alluvium deposits. Rocks and alluvium deposits belongs to Tertiary and Quaternary age, which occupy the northern and south part of the basin respectively15. The sampling was carried out at eight designated sampling stations selected on the basis of accessibility where peoples are using the river water for domestic purposes. The coordinates of sampling locations are as follows: (M1) 30º 30′42.2′′ N and 77º 22′ 01.2′′ E (M2) 30º 30′50.1′′ N and 77º 20′57.4′′ E (M3) 30º 31′05.7′′ N and 77º 20′01.7′′ E (M4) 30º 31′47.4′′ N and 77º 18′27.9′′ E (M5) 30º 31′00.0′′ N and 77º 14′47.4′′ E (M6) 30º 30′22.5′′ N and 77º 13′18.8′′ E (M7) 30º 29′47.2′′ N and 77º 12′40.0′′ E (M8) 30º 16′33.3′′ N and 77º 01′27.1′′ E. Statistical analysis: Principal component analysis (PCA) has been done on the original data set using MATLAB software. The analytical results were compiled using Microsoft Excel, and SPSS 19.0 software was used to perform cluster analysis (CA) on the data. The data were normalized to the Z score (with a mean of “0” and a standard deviation of “1”) and then classified using Ward’s method. The correlation coefficient distance was used in the CA. The water quality parameters that correlated well were identified and grouped for further analysis. Pearson’s correlation matrix has been used to identify the relationship among the water quality parameters to support the results obtained by multivariate analysis. Collection and characterization of water samples: River water samples were collected on monthly basis from 8 selected locations in 1-L airtight sampling bottles. All the water samples were analyzed immediately after collection of the samples in the Environmental Engineering Laboratory of Maharishi 42
International Research Journal of Environment Sciences ______________________________________________ISSN 2319–1414 Vol. 4(12), 42-48, December (2015) Int. Res. J. Environment Sci. Markandeshwar University, Mullana, Ambala, Haryana. All the water quality parameters (pH, EC, TDS, TH, Cl, SO42-, BOD and COD) were analyzed according to the standard methods16. The monitoring was made over a period of 8 months (AugustNovember, 2013 and 2014), comprising of one session i.e. postmonsoon. All measurements were done in triplicates. Analytical reagent (AR) grade chemicals were used throughout the study without any further purification. Distilled water was used for experimental purpose. A comparison of water quality parameters of the Markanda river as observed with drinking water quality standards (Indian) was given in table-1.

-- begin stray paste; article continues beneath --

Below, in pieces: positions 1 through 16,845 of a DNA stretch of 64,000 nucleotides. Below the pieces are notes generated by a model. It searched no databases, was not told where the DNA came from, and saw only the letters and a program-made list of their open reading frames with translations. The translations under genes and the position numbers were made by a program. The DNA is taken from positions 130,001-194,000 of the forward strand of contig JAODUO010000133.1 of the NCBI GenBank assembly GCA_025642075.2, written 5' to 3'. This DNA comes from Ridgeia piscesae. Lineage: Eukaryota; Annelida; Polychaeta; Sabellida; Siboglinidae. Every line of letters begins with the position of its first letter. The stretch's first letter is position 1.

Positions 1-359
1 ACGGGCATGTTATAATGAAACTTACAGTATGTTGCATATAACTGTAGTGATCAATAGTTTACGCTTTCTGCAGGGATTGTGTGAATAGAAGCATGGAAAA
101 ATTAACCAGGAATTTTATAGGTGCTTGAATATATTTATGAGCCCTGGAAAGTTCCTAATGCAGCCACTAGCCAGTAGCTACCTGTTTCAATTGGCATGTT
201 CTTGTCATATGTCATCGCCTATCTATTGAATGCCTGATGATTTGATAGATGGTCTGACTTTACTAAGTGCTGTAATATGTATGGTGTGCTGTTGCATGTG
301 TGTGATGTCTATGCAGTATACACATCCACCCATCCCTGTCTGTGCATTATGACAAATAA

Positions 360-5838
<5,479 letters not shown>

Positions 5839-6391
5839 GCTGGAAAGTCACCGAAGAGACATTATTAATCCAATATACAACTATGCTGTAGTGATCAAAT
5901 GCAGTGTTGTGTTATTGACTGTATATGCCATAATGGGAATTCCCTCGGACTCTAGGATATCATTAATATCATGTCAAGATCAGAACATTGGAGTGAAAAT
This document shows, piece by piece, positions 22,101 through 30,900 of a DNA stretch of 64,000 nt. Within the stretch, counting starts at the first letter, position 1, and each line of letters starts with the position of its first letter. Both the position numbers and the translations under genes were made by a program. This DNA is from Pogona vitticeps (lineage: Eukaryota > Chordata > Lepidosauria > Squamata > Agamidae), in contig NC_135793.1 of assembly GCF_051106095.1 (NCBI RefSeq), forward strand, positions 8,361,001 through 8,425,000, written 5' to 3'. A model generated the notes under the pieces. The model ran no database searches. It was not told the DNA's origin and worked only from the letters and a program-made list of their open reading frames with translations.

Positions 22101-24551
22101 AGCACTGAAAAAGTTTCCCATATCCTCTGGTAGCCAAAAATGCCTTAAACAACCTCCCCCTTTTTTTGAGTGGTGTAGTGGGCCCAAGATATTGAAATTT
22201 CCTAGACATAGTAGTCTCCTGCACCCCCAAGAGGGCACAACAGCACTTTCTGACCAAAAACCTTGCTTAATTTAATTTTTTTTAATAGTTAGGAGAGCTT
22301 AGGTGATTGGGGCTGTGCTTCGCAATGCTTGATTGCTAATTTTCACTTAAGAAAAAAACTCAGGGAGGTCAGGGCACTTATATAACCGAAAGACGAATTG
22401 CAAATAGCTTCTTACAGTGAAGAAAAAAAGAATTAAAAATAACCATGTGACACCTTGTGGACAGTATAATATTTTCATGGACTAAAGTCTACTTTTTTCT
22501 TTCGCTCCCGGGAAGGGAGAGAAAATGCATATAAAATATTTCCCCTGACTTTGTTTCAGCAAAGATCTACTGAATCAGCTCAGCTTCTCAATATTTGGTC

Results and Discussion
river water samples is presented in table-3. Total dissolved solids (TDS): The TDS content of the analysed river water samples varied from minimum 183 mg/l at sampling station 1 to maximum 330 mg/l at sampling station 5 (table-1 and 2). High content of dissolved solids affects the density of water, influences osmoregulation of freshwater organisms, hence reduces solubility of oxygen, and utility of water for drinking18. The results shows that TDS content of river water collected from eight different sampling stations were satisfying the prescribed limit (500 and 2000 mg/l) of drinking water quality standards of BIS (table-2). Statistical summary for TDS in river water samples is presented in table-3.
pH: The pH values of the river water samples varied from minimum 7.09 at sampling station 1 to maximum 8.32 at sampling station 8 (table 1 and 2). The results shows that pH values of the river water collected from eight different sampling stations were found within the desirable permissible limit (6.58.5) of drinking water quality standards of BIS (table 1). Similar results were obtained in studying the effect of dye effluents on pH of river Kshipra, Ujjain City17. Statistical summary for pH in river water samples is presented in table-2.